When she arrives at Sea Pines, Callie is self-destructive, unresponsive, and withdrawn. Her parents and doctor have placed her in the "residential treatment facility" after discovering that she cuts herself. Callie refuses to talk to anyone, including her psychiatrist. But slowly, through compelling first-person narrative, the event that traumatized her comes to light. Callie reveals that her brother Ben nearly died from liver failure while in her care. Her mother was unavailable and her father was at a bar. Although their absence is evidence of a deep family dysfunction, Callie blames herself for the crisis. When the threat of expulsion from Sea Pines precipitates a cutting incident that frightens her, Callie finally begins her healing process. She opens up to the girls around her and surrenders to her therapist the compass she's been using to cut herself. Through Callie's frank and realistic voice, first-time novelist Patty McCormick illuminates a subject that is rarely discussed. Her story of Callie's recovery will speak to the more than 1 million people - mainly girls and young women - who engage in acts of self-inflicted violence every year.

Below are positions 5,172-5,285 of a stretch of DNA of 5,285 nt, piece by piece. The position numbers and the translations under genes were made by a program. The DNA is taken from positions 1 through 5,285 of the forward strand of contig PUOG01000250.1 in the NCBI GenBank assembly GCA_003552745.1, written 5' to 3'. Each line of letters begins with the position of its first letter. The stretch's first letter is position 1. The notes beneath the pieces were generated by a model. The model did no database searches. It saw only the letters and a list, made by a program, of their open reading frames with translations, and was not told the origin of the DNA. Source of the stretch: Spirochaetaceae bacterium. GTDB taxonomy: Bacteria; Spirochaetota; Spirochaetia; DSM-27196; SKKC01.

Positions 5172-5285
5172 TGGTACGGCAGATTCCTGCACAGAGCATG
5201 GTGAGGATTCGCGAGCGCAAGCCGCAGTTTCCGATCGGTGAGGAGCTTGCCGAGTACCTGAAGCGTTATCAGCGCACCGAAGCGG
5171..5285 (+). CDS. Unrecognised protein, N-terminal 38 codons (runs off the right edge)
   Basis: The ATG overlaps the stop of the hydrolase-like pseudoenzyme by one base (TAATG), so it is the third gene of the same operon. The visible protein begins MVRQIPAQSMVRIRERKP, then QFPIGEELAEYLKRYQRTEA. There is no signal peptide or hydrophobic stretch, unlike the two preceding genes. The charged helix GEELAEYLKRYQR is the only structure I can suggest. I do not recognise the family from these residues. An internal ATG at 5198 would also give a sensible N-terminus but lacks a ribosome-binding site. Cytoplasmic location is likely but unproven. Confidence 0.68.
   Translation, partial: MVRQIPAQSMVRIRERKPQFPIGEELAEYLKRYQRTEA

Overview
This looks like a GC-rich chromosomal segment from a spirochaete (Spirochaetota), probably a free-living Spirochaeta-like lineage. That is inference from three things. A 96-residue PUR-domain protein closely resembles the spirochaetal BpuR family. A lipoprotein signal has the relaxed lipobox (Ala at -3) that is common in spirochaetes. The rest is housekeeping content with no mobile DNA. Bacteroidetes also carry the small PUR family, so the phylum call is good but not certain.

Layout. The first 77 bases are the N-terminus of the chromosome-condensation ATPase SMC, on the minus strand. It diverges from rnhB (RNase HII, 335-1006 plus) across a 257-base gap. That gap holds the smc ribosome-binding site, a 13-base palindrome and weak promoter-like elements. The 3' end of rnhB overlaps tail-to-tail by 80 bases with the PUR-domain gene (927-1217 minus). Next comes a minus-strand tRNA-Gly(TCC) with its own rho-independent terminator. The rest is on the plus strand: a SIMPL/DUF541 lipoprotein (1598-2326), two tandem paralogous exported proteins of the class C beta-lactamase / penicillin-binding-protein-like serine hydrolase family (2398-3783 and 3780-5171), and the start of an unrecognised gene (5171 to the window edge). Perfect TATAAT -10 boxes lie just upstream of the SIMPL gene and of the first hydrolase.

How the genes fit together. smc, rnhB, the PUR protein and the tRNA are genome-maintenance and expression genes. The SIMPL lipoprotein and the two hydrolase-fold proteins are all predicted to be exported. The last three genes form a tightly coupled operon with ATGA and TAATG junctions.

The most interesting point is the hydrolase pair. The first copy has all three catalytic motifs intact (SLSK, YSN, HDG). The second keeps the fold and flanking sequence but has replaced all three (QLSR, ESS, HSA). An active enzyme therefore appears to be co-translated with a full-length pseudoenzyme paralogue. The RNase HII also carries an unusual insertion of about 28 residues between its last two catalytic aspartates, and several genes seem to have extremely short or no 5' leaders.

Right off the bat this book was not what I expected it to be. The main character was mute the first half of the book. That made it very different. I liked that we were able to dig deeper into who she was that way, but we missed out on who she was with other people. Around a third of the way through the story miraculously became better. I won’t say why and spoil it.
It was a short, quick, read. I would rate it 14+. The subject of cutting is a difficult subject. I would also give it a B. It was good but something kept it from being GREAT!